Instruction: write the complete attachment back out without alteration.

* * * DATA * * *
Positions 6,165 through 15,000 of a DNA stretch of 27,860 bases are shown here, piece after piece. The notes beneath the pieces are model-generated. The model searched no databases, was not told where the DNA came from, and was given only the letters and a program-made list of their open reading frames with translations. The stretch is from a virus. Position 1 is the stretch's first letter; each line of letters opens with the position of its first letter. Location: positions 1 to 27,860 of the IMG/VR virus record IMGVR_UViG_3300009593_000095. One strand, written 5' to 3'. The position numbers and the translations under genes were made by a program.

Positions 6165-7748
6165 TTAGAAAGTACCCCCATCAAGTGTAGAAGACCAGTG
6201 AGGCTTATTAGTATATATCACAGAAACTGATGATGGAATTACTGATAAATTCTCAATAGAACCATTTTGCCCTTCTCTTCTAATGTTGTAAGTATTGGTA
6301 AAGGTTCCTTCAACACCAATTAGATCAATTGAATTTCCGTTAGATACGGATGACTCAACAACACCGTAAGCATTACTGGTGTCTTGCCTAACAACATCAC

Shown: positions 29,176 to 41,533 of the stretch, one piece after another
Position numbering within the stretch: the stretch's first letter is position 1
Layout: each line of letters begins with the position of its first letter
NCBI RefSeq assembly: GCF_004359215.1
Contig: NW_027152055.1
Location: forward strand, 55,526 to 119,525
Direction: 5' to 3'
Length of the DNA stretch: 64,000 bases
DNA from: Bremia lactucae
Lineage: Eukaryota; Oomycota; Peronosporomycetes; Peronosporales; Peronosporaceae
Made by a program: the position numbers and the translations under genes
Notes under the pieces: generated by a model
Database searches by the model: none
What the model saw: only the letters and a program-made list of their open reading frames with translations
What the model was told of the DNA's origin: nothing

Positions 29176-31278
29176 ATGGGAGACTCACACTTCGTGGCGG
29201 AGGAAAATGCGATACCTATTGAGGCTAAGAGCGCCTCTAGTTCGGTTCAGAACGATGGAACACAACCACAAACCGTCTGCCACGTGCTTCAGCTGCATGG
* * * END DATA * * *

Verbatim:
Positions 6,165 through 15,000 of a DNA stretch of 27,860 bases are shown here, piece after piece. The notes beneath the pieces are model-generated. The model searched no databases, was not told where the DNA came from, and was given only the letters and a program-made list of their open reading frames with translations. The stretch is from a virus. Position 1 is the stretch's first letter; each line of letters opens with the position of its first letter. Location: positions 1 to 27,860 of the IMG/VR virus record IMGVR_UViG_3300009593_000095. One strand, written 5' to 3'. The position numbers and the translations under genes were made by a program.

Positions 6165-7748
6165 TTAGAAAGTACCCCCATCAAGTGTAGAAGACCAGTG
6201 AGGCTTATTAGTATATATCACAGAAACTGATGATGGAATTACTGATAAATTCTCAATAGAACCATTTTGCCCTTCTCTTCTAATGTTGTAAGTATTGGTA
6301 AAGGTTCCTTCAACACCAATTAGATCAATTGAATTTCCGTTAGATACGGATGACTCAACAACACCGTAAGCATTACTGGTGTCTTGCCTAACAACATCAC

Shown: positions 29,176 to 41,533 of the stretch, one piece after another
Position numbering within the stretch: the stretch's first letter is position 1
Layout: each line of letters begins with the position of its first letter
NCBI RefSeq assembly: GCF_004359215.1
Contig: NW_027152055.1
Location: forward strand, 55,526 to 119,525
Direction: 5' to 3'
Length of the DNA stretch: 64,000 bases
DNA from: Bremia lactucae
Lineage: Eukaryota; Oomycota; Peronosporomycetes; Peronosporales; Peronosporaceae
Made by a program: the position numbers and the translations under genes
Notes under the pieces: generated by a model
Database searches by the model: none
What the model saw: only the letters and a program-made list of their open reading frames with translations
What the model was told of the DNA's origin: nothing

Positions 29176-31278
29176 ATGGGAGACTCACACTTCGTGGCGG
29201 AGGAAAATGCGATACCTATTGAGGCTAAGAGCGCCTCTAGTTCGGTTCAGAACGATGGAACACAACCACAAACCGTCTGCCACGTGCTTCAGCTGCATGG